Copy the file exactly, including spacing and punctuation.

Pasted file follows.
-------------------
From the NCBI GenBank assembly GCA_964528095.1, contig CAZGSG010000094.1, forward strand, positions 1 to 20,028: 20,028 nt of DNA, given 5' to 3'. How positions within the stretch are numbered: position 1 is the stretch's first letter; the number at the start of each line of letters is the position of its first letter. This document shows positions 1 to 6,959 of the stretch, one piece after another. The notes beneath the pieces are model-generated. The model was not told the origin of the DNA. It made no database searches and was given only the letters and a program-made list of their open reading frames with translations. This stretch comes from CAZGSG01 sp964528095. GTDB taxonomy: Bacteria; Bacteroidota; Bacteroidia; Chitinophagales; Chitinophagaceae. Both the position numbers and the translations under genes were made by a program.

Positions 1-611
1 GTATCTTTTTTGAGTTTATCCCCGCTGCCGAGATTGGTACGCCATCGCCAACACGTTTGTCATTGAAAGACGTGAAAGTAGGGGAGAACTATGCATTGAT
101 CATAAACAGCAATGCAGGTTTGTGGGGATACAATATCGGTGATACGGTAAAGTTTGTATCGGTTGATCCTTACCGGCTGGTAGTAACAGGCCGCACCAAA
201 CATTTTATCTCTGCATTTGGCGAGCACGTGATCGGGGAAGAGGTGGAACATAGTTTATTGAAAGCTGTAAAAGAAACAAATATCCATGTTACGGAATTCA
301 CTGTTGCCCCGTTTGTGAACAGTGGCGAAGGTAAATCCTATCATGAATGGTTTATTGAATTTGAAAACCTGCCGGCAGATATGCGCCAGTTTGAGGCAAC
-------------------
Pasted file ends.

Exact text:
From the NCBI GenBank assembly GCA_964528095.1, contig CAZGSG010000094.1, forward strand, positions 1 to 20,028: 20,028 nt of DNA, given 5' to 3'. How positions within the stretch are numbered: position 1 is the stretch's first letter; the number at the start of each line of letters is the position of its first letter. This document shows positions 1 to 6,959 of the stretch, one piece after another. The notes beneath the pieces are model-generated. The model was not told the origin of the DNA. It made no database searches and was given only the letters and a program-made list of their open reading frames with translations. This stretch comes from CAZGSG01 sp964528095. GTDB taxonomy: Bacteria; Bacteroidota; Bacteroidia; Chitinophagales; Chitinophagaceae. Both the position numbers and the translations under genes were made by a program.

Positions 1-611
1 GTATCTTTTTTGAGTTTATCCCCGCTGCCGAGATTGGTACGCCATCGCCAACACGTTTGTCATTGAAAGACGTGAAAGTAGGGGAGAACTATGCATTGAT
101 CATAAACAGCAATGCAGGTTTGTGGGGATACAATATCGGTGATACGGTAAAGTTTGTATCGGTTGATCCTTACCGGCTGGTAGTAACAGGCCGCACCAAA
201 CATTTTATCTCTGCATTTGGCGAGCACGTGATCGGGGAAGAGGTGGAACATAGTTTATTGAAAGCTGTAAAAGAAACAAATATCCATGTTACGGAATTCA
301 CTGTTGCCCCGTTTGTGAACAGTGGCGAAGGTAAATCCTATCATGAATGGTTTATTGAATTTGAAAACCTGCCGGCAGATATGCGCCAGTTTGAGGCAAC